Week of November 16th, 1918

Who could she be?

One hundred years ago this week Grace Kingsley wrote about her very odd interview of an aspiring star and her director. They refused to tell her name:

Her identity is to remain a mystery for the present, and the public is later to be asked to name her through a magazine contest…You find out by looking at her, though, that she is beautiful, statuesque, a brunette, and you speedily learn from Mr. Taylor that she was a Southern belle.

Mr. Taylor was Charles A. Taylor, an established playwright who had been writing screenplays since 1916. He was most famous for being theatrical actress Laurette Taylor’s first husband, and he declared that the mystery woman was to follow in the famous Laurette’s footsteps. He discovered her one evening at the Hollywood Hotel, and

he liked the way she smiled and carried herself, and his attention was completely engaged by the intangible something known as charm and personality, which she possessed.

So he asked her if she’d like to be in pictures, and she answered, “Ask Poppa.” Her father said yes, so Taylor “began skirmishing” for the money, wrote a story about a circus rider for her, and they made the movie.

Mrs. Tom Sawyer and Nancy
Mrs. Tom Sawyer and Nancy Sawyer, 1920

This, of course, was nonsense. After a bit of searching, I learned that the actress who came to be called Prudence Lyle was actually Emily Griffith Sawyer, and “Poppa” was A.B. Griffith, a cotton magnate from Texas. According to Motion Picture News, he funded the film. There never was a contest to name her; “Lyle” was her husband, Tom Sawyer’s*, middle name. They did a good job of hiding the connection between the funding and the star, but it was a vanity project. (I only figured it out by comparing a photo of Mrs. Tom Sawyer and Prudence Lyle.)


The picture was first called The Girl and the Horses and later, Through Eyes of Men. The now-lost film was sold on a states-rights basis. The plot showed how Taylor earned his reputation as the “master of melodrama;” here’s how the AFI Catalog recounts it:

One day, while on the beach, wealthy Franklyn Allen sees circus performer Leila Leighton cavorting in the surf and immediately falls in love. Leila, fearful of the knowledge that circus owner Berkaro has of her early life, discourages the romance. Tormented, Leila takes Little Billy, a child performer in the circus for whom she is caring, places him in a convent and disappears. Franklyn traces her to the circus, where she has gone after learning that Berkaro had lured Billy from the convent. Berkaro attempts to kidnap Leila and the boy, but Franklyn chases him through the surf on horseback and, in the ensuing struggle, the circus owner is killed. His death elicits Leila’s confession that she was the only surviving member of the royal house of Hesthonia, after the rest of her family was murdered in a coup. Her terrible secret thus revealed, she is accepted by Franklyn’s family and marries the man she loves.

It didn’t play in Los Angeles until 1921 when it was on a double bill with The Daughter of Devil Dan. The paper didn’t review it.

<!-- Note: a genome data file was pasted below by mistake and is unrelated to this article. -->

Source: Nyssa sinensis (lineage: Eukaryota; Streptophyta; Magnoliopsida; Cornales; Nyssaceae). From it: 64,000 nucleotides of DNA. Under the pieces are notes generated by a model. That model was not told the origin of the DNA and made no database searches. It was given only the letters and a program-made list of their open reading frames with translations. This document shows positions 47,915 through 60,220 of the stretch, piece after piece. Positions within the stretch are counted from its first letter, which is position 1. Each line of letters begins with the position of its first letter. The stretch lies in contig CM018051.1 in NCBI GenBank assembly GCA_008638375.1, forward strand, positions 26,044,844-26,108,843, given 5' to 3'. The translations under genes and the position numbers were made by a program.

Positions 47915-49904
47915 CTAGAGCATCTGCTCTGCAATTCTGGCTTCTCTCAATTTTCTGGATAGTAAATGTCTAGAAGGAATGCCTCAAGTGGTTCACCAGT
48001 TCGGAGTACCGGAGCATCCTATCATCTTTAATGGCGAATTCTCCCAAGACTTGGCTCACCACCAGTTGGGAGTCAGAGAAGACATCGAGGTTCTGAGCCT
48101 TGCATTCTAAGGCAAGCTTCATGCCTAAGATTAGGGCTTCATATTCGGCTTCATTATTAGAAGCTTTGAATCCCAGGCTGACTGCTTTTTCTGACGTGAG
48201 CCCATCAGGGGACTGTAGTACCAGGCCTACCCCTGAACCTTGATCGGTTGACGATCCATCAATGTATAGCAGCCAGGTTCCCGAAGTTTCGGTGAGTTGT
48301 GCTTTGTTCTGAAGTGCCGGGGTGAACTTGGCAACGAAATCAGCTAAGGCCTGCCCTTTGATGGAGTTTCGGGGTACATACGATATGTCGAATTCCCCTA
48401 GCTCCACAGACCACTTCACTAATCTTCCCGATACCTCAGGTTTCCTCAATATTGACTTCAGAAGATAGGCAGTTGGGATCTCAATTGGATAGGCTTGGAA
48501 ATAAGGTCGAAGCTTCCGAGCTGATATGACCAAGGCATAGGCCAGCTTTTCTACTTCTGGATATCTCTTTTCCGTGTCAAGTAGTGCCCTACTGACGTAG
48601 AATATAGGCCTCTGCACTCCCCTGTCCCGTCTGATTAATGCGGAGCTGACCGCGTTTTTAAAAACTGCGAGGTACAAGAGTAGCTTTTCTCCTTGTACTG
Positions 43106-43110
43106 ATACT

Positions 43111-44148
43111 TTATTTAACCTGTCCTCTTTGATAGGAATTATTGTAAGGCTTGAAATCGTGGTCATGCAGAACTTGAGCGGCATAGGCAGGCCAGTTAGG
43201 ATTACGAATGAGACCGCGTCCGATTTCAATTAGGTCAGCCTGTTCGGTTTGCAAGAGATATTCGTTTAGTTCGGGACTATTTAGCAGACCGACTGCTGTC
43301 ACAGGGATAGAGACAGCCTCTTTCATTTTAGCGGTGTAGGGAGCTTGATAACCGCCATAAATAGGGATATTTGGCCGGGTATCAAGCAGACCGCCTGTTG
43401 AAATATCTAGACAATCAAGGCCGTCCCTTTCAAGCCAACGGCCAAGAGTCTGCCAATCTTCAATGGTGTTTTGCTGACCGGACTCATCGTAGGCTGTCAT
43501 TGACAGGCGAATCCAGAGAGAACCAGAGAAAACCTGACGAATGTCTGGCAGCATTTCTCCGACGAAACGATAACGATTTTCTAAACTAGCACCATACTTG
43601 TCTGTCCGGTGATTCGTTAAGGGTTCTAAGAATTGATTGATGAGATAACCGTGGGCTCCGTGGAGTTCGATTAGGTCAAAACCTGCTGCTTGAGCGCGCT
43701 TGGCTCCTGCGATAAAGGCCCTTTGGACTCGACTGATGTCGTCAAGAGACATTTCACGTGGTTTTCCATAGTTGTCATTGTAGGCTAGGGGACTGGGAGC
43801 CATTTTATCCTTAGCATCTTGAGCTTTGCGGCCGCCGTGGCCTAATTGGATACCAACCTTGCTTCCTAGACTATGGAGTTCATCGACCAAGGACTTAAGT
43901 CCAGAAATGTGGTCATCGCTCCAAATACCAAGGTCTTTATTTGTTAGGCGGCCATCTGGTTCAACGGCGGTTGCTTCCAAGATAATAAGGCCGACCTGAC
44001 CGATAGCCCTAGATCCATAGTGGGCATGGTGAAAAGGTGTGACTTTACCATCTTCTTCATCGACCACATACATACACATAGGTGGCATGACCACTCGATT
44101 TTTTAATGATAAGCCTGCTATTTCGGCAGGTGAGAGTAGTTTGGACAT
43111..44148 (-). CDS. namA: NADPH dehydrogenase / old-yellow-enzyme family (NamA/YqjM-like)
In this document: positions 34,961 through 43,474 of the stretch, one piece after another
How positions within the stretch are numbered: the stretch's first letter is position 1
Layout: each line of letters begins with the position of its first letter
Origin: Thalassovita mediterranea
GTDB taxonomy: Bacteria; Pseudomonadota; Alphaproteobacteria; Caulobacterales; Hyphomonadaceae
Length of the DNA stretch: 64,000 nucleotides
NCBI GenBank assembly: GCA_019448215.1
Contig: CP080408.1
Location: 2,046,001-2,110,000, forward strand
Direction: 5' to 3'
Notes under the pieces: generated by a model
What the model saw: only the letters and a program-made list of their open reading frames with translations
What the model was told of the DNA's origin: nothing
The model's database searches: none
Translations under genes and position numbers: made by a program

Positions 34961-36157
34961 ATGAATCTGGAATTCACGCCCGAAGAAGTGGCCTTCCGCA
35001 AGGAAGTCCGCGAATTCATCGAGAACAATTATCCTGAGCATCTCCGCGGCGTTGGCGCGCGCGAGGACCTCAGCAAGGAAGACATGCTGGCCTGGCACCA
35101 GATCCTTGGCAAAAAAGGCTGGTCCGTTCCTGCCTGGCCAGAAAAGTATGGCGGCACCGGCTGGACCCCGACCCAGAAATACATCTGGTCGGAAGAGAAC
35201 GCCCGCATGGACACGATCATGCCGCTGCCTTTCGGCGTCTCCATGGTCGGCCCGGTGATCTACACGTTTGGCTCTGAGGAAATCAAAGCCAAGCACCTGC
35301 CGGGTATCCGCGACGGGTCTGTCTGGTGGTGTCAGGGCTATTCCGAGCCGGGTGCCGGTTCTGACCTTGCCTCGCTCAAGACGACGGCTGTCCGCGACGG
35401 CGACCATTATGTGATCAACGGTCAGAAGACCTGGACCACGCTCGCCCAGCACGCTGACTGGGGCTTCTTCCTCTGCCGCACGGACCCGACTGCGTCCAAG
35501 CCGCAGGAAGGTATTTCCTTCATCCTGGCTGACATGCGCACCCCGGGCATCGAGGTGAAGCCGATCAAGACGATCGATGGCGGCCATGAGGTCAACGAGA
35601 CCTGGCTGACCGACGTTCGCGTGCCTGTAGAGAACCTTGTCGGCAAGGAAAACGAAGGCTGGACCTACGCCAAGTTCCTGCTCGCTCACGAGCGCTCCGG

Though Motion Picture News mentioned A.B. Griffith had plans to build a studio in Dallas, that never happened and Through the Eyes of Men was Prudence Lyle’s only film. Eventually Emily Griffith Sawyer moved back to Texas, split up with her husband and married Richard Ommo Meents, a geology professor. She had two more children, became a clerk to the Texas Senate and died in 1979. Charles Taylor became the head of the scenario department at Morosco Studio and went on to direct The Half-Breed (1922) for them. He died in 1942.

Tally’s Broadway: no germs there!

Meanwhile, the Health Commissioner and the City Council dithered over whether they should re-open the theaters or not (the title of the article on Thursday was “Ban Off and On Again”). No one doubted that one fine day it would end, and Grace Kingsley wrote a cheerful article on the improvements the owners had made during their involuntary break:

You won’t know those familiar places, the theaters and picture houses, when you enter them again! A spring housecleaning in New England is an orgy of dirt compared to the drastic cleansing which the city’s theaters have undergone during the space of time when King Flu has been reigning on the Rialto and the theaters were merely dark holes in the wall. And as for decorations, every theater owner has apparently been doing nothing but cudgel his brains and read The Theater Beautiful Magazine.

Most of the theaters were repainted and replaced their carpets and draperies; several installed new lighting and ventilation systems. T.L. Tally of Tally’s Broadway assured the public that “germs would have no more use for his house than a mermaid would have for a buttonhook.” So they were all ready to go, just as soon as the Council gave the word.

Elsewhere in the paper, the holidays were just around the corner, and The Hub wanted to help you get ready for Thanksgiving:


It just doesn’t have the ring of Easter bonnet. If only Irving Berlin had written about it…


* Yes really. Thomas Lyle Sawyer was born in 1881, five years after the book came out but three years before Huck Finn. It was just bad luck—his parents would have had no idea it would become a literary classic.


“Here and There,” Motion Picture News, December 11, 1920, p. 4443.

“Moving Pictures,” Variety, February 28, 1918, p.58.

“Wealthy Texan Forms New Producing Company,” Motion Picture News, March 1, 1919, p. 1330.


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